The Prices moved to Chicago, Illinois, in 1927. There, Price seemed to have more professional opportunity for growth despite the breakdown and eventual dissolution of her marriage. She pursued further musical studies at the American Conservatory of Music and Chicago Musical College and established herself in the Chicago area as a teacher, pianist, and organist. In 1928, G. Schirmer, a major publishing firm, accepted for publication Price’s “At the Cotton Gin.” In 1932, Price won multiple awards in competitions sponsored by the Rodman Wanamaker Foundation for her Piano Sonata in E Minor, a large-scale work in four movements, and her more important work, Symphony in E Minor.

The latter work premiered with the Chicago Symphony Orchestra on June 15, 1933, and the orchestras of Detroit, Michigan; Pittsburgh, Pennsylvania; and Brooklyn, New York, performed subsequent symphonic works by Price. This was the first time a black woman had presented her work on such a stage. In this regard,

Price’s art songs and spiritual arrangements were frequently performed by well-known artists of the day. For example, contralto Marian Anderson featured Price’s spiritual arrangement “My Soul’s Been Anchored in the Lord” in her famous performance on the steps of the Lincoln Memorial in Washington DC on Easter Sunday, April 9, 1939. European orchestras later played Price’s works.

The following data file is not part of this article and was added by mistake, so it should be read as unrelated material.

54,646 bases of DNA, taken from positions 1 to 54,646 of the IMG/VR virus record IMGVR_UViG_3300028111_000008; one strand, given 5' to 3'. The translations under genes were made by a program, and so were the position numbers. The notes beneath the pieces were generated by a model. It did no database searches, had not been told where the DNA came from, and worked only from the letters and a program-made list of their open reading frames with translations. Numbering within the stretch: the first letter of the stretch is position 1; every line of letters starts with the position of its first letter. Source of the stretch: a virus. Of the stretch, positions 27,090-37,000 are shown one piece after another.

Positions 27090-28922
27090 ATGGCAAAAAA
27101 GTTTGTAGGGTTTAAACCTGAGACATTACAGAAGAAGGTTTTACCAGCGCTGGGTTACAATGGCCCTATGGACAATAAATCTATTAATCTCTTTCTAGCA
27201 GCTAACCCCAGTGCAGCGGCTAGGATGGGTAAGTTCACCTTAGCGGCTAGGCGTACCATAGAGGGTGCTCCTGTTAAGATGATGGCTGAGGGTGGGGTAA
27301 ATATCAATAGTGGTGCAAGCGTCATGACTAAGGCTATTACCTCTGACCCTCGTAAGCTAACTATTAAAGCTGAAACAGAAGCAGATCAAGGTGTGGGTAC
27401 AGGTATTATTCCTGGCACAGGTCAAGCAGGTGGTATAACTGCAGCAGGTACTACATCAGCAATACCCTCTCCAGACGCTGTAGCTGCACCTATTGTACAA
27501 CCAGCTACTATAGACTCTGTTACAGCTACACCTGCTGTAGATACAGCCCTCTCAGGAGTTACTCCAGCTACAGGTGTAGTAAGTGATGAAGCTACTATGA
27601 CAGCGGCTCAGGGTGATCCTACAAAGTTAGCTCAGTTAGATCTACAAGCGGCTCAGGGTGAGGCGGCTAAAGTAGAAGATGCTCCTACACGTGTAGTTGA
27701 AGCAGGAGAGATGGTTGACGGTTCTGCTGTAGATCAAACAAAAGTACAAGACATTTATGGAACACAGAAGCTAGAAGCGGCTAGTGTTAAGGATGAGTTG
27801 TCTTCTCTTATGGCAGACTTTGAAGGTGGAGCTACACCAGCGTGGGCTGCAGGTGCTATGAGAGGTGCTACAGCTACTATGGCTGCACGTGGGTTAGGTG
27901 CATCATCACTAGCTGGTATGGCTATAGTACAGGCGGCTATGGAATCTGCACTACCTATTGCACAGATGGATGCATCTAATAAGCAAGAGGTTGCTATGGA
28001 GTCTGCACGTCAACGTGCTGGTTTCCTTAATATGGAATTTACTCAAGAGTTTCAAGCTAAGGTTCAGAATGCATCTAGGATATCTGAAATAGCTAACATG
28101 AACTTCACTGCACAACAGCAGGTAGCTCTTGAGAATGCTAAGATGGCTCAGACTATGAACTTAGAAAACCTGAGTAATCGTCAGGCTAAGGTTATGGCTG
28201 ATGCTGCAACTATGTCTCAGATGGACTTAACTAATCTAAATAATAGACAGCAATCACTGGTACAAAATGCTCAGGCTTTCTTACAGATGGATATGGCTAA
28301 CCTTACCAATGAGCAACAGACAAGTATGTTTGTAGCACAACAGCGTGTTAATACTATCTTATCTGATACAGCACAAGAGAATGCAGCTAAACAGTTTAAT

This national and international recognition made her more popular back home, and in 1935, the Alumni Association of Philander Smith College in Little Rock sponsored Price’s return to Arkansas, billing her as “noted musician of Chicago” and presenting her in a concert of her own compositions at Dunbar High School.

In her lifetime, Price composed more than 300 works, ranging from small teaching pieces for piano to large-scale compositions such as symphonies and concertos, as well as instrumental chamber music, vocal compositions, and music for radio. Price died in Chicago on June 3, 1953, while planning a trip to Europe.

Black History Month – Marian Anderson and Robinson Center

marian-anderson-9184422-1-402Marian Anderson was likely the first African American to perform on the stage of Robinson Auditorium shortly after it opened in 1940.

Born on February 27, 1897, in Philadelphia, much of her singing career was spent performing in concert and recital in major music venues and with famous orchestras throughout the United States and Europe between 1925 and 1965.

In 1939, the Daughters of the American Revolution (DAR) refused permission for Anderson to sing to an integrated audience in Constitution Hall. The incident placed Anderson into the spotlight of the international community on a level unusual for a classical musician.  First Lady Eleanor Roosevelt resigned her membership in the DAR in protest and arranged for Anderson to perform an open-air concert on Easter Sunday in 1939.   She sang before a crowd of more than 75,000 people and a radio audience in the millions. Two of the pieces she sang in that recital were by Little Rock native Florence Price.

When Anderson performed at Robinson Auditorium in 1940, two pieces by Price were part of that concert as well.

She received the Presidential Medal of Freedom in 1963, the Kennedy Center Honors in 1978, and the National Medal of Arts in 1986.  Two years before her 1993 death, she received a Grammy Lifetime Achievement Award.